Relying on inputs is no longer necessary.
I like to sum up the goal of stencil printing in one simple phrase: Get the right amount of solder paste in the right spot – every time. Any engineer who’s done a stint on a production floor knows that’s much easier said than done. You need the right paste, the right printer setup, the right ambient environment, the right operators and technicians, and the right stencil.
The right stencil starts with the right stencil supplier, but with all the options in metals, manufacturing processes, frame styles, price points and marketing claims, selecting a stencil vendor can be a considerable task, even for a seasoned professional.
Factors in the vendor qualification process should include technological capability, proximity to the assembly house, delivery times, and most of all, quality. While price is sometimes a factor, I personally don’t put a lot of weight on it, because given the influence of a relatively low cost piece of tooling on the high cost of rework, a $50 or $100 difference in purchase price can be recouped in a single shift of defect avoidance.
For years, engineers measured the quality of a stencil by measuring the stencil itself – checking aperture size and location, aperture profile, wall smoothness and foil thickness uniformity. In areas where stencil quality really mattered – the fine features of miniaturized packages – we relied on measuring the input variables of dimensional accuracy. But white light-based solder paste inspection gives us the ability to judge stencil quality based on its actual performance. We can look at the outputs rather than the inputs. And the output – the right amount of paste in the right spot – is what stencil printing is all about.
Empowered with accurate paste volume measurements, we no longer have to painstakingly measure stencil geometry and interpret its influence on process quality. We’ve got a tool that provides hard, irrefutable data on which product provides the best print quality.
When Ray Whittier of Vicor (vicr.com) wanted to choose a vendor, he listed the factors deemed important to his assembly operation, surveyed the supply base, and arrived at a short list of four potential suppliers. He sent artwork to get demo stencils manufactured and began qualification tests. His print operation is fairly challenging because most of his components are miniature ones.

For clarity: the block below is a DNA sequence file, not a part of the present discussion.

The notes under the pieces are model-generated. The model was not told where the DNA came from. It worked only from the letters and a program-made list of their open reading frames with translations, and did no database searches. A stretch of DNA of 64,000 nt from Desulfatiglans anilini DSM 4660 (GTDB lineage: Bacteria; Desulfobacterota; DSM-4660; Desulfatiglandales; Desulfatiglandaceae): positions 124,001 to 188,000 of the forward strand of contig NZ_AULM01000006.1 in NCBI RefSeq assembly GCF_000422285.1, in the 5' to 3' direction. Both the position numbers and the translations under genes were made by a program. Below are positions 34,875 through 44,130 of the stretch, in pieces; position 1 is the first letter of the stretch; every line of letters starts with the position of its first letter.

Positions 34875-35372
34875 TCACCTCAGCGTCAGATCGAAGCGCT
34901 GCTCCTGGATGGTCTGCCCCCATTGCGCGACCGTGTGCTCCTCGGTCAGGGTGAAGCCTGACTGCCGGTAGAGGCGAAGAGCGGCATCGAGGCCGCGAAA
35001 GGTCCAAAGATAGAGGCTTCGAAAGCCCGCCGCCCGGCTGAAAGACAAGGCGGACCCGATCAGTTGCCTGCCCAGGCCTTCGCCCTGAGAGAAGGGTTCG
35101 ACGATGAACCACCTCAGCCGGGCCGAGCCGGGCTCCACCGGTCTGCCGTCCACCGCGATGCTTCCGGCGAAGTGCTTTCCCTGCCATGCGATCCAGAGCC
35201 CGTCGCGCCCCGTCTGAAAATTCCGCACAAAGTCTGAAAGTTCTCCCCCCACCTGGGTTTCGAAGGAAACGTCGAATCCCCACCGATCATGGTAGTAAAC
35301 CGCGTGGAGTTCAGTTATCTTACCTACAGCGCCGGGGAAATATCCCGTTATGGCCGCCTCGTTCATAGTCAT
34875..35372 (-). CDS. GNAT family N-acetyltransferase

Whittier ran test prints on his NPI line, and used his solder paste inspection system to evaluate print quality. For the tests, he took all the typical precautions to isolate the stencil as the only variable (same paste from same lot, freshly dispensed with four kneads for each stencil, back to front stroke only, dummy boards between test prints, stabilized temperature and humidity, etc.), and measured 10 prints for each stencil. The analysis looked at print yields and at volume repeatability for 0201 and 0.5mm BGA components. Table 1 summarizes the findings.
Supplier A provided the best-performing stencil, which produced 100% yields on the 10-board test and showed the best volume repeatability. Supplier D ran a relatively close second, with similar repeatability, but produced one bad print that contained two defects in the test of 10 prints.
Supplier D was immediately disqualified from contention because the evaluation stencil was missing an aperture. Given that these designs pack about 10,000 apertures in a 4 x 12" area, the missing one could have easily gone unnoticed if the inputs (sample aperture size and location) were measured rather than the outputs (all deposit volumes) of the stencil.
The performance of Supplier B’s stencil was unacceptable: while its volume Cpks were only slightly lower than the others’, its overall print yields were a dismal 50%. It really doesn’t matter that the failed prints only contained one or two bad deposits (a defect rate of 100 to 200 ppm); it takes only one to scrap the entire print.
If only all engineering studies produced such clear and concise data! Whittier’s decision is obvious: Stencils from Supplier A produce the best, most consistent quality prints, making them the primary source. Supplier D is close behind and qualifies as the secondary source. And B and C? Not viable.
By using an SPI to help measure stencil performance, Whitter
1. Identified the best sources for this critical piece of process tooling.
2. Set a performance baseline to which he can compare future stencil performance studies.
3. Increased the level of control on his printing process, and therefore, the probability that he’ll meet his goal of depositing the right amount of solder paste in the right spot more often.
And the best part? The data generation speed: The 10-print stencil characterization test only takes about 20 min. of line time, so it can be accomplished during a product changeover or a lunch break.
Ed.: Due to an editing error, the third paragraph of Chrys’ April 2011 article (p. 44) misstated the aperture sizes. The proper sizes are 0.012”, 0.013” and 0.014”. We regret the errors.
Chrys Shea is founder of Shea Engineering Services (sheaengineering.com); firstname.lastname@example.org. She wrote this article on behalf of Christopher Associates (christopherweb.com).